I. A student is eligible to participate for a NBIAA member school if they meet one of the following conditions (with the exception of any sport they participated in at their previous school in the current school year):
i) Family move: the student has moved with the parent(s)/legal guardian(s) who has changed residence and resides within the catchment area of the school at which the student has registered. The student and their immediate family must completely and permanently move from the former residence. Documents may be requested to confirm the new residence and that they have permanently moved from the former residence.
ii) Parent to parent move (separated / divorced and permanently living apart): the student moves to reside with a parent/legal guardian within the catchment area of the school at which the student has registered. Written confirmation will be requested from the Principal of the previous school in order to determine sport eligibility. Only two such transfers are allowed in a student’s years of eligibility.
iii) Short term Transfer & Return to Home: the student is transferring from one school to another school for the purpose of playing a non-NBIAA sport activity and did not participate in any NBIAA activities while attending that school. That student will not be eligible for the sport activity in which they transferred during that school year.*
*Exception for hockey – If a player is registered in any Hockey Canada/USA Seniors, Juniors, Major Midget AAA on December 1st or later, he is ineligible for NBIAA hockey for the remainder of the season.
iv) Independent / Private Schools: the student is transferring to a NBIAA member school and did not participate in any NBIAA activities at the previous school. Or, the student is transferring back to their previous catchment area school and residing with their parent(s)/ legal guardian(s).
v) District waiting list students (Saint John city schools): A district waitlist student had transferred by September 30th. The onus is on the parents to provide supporting documents from the District or School that the transfer has been requested at least 3 weeks prior to the fall sports season. The waitlist student may participate in NBIAA activities prior to transferring, but there is no guarantee that they will make a team at the new school. If a waiting list transfer occurs after September 30th, the student will be ineligible until the next season of play.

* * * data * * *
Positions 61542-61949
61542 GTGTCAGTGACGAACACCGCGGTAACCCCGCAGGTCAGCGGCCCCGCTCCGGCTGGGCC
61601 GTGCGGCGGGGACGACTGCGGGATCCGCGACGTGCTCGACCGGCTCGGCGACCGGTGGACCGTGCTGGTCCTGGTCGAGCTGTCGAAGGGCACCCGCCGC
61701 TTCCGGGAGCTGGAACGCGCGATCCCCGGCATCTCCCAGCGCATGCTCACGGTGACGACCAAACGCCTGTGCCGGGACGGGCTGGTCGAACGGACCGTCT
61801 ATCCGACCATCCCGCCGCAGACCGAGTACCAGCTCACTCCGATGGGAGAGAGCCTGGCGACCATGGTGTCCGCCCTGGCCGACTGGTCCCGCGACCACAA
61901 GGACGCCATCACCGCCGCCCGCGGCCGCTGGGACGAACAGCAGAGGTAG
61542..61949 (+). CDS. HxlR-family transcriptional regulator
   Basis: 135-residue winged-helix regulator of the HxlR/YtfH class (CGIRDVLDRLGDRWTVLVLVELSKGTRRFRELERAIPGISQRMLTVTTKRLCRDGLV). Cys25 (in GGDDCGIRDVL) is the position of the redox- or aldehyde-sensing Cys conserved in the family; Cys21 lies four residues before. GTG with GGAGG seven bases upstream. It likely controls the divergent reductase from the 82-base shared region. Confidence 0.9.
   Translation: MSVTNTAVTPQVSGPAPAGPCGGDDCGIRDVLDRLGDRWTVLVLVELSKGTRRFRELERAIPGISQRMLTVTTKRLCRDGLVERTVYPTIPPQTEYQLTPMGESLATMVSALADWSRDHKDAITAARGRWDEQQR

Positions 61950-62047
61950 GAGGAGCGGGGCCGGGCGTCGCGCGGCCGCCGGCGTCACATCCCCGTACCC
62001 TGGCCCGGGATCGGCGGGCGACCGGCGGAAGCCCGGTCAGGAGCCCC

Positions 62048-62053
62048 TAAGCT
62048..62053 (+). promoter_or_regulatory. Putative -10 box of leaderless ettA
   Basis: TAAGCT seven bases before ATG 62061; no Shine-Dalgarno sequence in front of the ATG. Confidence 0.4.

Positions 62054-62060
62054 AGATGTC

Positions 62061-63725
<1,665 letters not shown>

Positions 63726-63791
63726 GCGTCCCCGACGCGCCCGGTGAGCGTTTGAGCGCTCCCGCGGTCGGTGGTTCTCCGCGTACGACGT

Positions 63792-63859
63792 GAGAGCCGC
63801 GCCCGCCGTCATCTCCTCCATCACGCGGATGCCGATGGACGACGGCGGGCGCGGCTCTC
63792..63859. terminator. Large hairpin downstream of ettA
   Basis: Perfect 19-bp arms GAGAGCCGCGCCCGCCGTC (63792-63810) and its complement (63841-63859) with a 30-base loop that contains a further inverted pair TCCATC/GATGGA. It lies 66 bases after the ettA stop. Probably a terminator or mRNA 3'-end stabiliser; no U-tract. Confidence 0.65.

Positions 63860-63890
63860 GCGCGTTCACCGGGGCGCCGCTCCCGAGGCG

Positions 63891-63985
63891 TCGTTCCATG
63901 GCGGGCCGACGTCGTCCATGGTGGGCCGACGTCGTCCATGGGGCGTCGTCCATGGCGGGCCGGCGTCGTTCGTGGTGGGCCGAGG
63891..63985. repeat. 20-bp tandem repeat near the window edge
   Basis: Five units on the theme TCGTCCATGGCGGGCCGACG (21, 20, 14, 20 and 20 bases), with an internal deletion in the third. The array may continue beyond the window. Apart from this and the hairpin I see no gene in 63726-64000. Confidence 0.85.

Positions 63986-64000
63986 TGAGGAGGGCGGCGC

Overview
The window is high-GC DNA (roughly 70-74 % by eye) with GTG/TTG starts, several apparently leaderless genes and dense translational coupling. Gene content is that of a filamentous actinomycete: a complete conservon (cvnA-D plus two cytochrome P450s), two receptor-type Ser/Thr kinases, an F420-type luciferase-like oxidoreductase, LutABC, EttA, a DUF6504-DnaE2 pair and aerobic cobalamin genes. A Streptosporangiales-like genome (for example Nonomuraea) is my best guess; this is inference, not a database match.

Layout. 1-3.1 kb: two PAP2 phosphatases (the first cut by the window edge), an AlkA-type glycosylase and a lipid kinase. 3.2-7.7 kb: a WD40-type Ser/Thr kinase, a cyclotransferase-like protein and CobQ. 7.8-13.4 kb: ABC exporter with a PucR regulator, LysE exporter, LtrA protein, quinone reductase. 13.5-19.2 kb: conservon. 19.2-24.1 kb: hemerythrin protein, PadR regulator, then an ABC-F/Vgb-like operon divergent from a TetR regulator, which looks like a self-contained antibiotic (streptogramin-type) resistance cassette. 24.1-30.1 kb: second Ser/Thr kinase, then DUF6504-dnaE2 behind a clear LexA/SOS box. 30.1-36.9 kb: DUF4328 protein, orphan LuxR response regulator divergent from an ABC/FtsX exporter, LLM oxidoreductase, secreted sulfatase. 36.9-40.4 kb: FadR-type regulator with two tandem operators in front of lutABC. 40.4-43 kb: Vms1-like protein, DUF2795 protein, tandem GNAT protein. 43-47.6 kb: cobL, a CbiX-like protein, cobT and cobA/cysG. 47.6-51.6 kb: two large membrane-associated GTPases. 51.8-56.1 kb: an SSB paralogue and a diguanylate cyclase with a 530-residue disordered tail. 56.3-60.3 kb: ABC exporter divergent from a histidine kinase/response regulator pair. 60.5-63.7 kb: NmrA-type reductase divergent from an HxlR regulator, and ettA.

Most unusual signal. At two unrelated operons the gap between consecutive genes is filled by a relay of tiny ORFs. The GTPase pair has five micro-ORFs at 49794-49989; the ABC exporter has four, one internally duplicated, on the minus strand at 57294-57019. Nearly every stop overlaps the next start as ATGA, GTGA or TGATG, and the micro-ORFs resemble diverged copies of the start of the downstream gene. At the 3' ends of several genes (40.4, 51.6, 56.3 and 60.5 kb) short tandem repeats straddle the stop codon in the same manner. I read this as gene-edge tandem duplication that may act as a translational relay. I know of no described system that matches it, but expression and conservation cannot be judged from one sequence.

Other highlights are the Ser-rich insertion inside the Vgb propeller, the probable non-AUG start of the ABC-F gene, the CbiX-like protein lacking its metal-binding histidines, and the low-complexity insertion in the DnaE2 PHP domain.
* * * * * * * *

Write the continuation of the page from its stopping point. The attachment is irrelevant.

II. If the above conditions in Part I cannot be met, the transfer student is ineligible (for a period of up to 12 months). Transfers that do not meet the eligibility criteria may be reviewed by the NBIAA Transfer Committee, if supported by both the sending and receiving schools (Principals).
After reading Article 2 from the handbook there are several questions that come to mind with these three players:
- Did the schools file the proper paper work prior to the season?
- Did the parents speak with the school principal before moving these kids to these schools?
- 12 month waiting period… really?
New Brunswick High School Football is a great recruiting ground for kids that want to have a shot at the next level, and you can find plenty of NB student athletes playing at the USports level across Canada. For students wanting to play at the next level, a waiting period of 12 months is a little excessive no? Doesn’t this seem like a long wait for a kid that only has 5 years of eligibility in High School Sports? Also, in most team sports (especially Football) does one player really make that big of a difference? An argument could only be made for Quarterbacks, but we know the rosters of both the Moncton Purple Knights and Tantramar Titans quite well, and none of the kids in question play Quarterback to our knowledge.